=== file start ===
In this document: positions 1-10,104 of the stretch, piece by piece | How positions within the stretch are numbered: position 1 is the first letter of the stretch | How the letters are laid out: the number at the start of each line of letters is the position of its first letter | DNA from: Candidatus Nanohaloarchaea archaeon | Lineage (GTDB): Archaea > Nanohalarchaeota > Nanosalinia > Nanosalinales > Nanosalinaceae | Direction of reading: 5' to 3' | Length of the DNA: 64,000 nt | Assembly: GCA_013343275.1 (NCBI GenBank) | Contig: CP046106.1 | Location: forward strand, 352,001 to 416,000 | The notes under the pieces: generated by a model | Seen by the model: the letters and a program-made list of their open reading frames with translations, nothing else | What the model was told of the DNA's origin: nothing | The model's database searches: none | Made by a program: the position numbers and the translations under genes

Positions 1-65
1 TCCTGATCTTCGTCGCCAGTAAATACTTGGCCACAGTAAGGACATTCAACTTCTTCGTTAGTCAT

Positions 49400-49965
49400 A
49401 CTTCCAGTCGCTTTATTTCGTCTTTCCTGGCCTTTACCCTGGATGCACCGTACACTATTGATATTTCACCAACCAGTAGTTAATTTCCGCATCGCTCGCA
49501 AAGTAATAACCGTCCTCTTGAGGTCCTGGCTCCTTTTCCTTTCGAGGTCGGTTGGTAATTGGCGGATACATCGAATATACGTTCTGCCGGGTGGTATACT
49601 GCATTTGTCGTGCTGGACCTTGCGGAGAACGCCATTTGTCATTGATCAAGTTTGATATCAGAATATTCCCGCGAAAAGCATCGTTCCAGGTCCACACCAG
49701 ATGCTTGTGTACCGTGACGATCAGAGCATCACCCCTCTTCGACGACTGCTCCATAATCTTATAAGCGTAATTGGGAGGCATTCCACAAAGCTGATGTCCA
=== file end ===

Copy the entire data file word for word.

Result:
In this document: positions 1-10,104 of the stretch, piece by piece | How positions within the stretch are numbered: position 1 is the first letter of the stretch | How the letters are laid out: the number at the start of each line of letters is the position of its first letter | DNA from: Candidatus Nanohaloarchaea archaeon | Lineage (GTDB): Archaea > Nanohalarchaeota > Nanosalinia > Nanosalinales > Nanosalinaceae | Direction of reading: 5' to 3' | Length of the DNA: 64,000 nt | Assembly: GCA_013343275.1 (NCBI GenBank) | Contig: CP046106.1 | Location: forward strand, 352,001 to 416,000 | The notes under the pieces: generated by a model | Seen by the model: the letters and a program-made list of their open reading frames with translations, nothing else | What the model was told of the DNA's origin: nothing | The model's database searches: none | Made by a program: the position numbers and the translations under genes

Positions 1-65
1 TCCTGATCTTCGTCGCCAGTAAATACTTGGCCACAGTAAGGACATTCAACTTCTTCGTTAGTCAT

Positions 49400-49965
49400 A
49401 CTTCCAGTCGCTTTATTTCGTCTTTCCTGGCCTTTACCCTGGATGCACCGTACACTATTGATATTTCACCAACCAGTAGTTAATTTCCGCATCGCTCGCA
49501 AAGTAATAACCGTCCTCTTGAGGTCCTGGCTCCTTTTCCTTTCGAGGTCGGTTGGTAATTGGCGGATACATCGAATATACGTTCTGCCGGGTGGTATACT
49601 GCATTTGTCGTGCTGGACCTTGCGGAGAACGCCATTTGTCATTGATCAAGTTTGATATCAGAATATTCCCGCGAAAAGCATCGTTCCAGGTCCACACCAG
49701 ATGCTTGTGTACCGTGACGATCAGAGCATCACCCCTCTTCGACGACTGCTCCATAATCTTATAAGCGTAATTGGGAGGCATTCCACAAAGCTGATGTCCA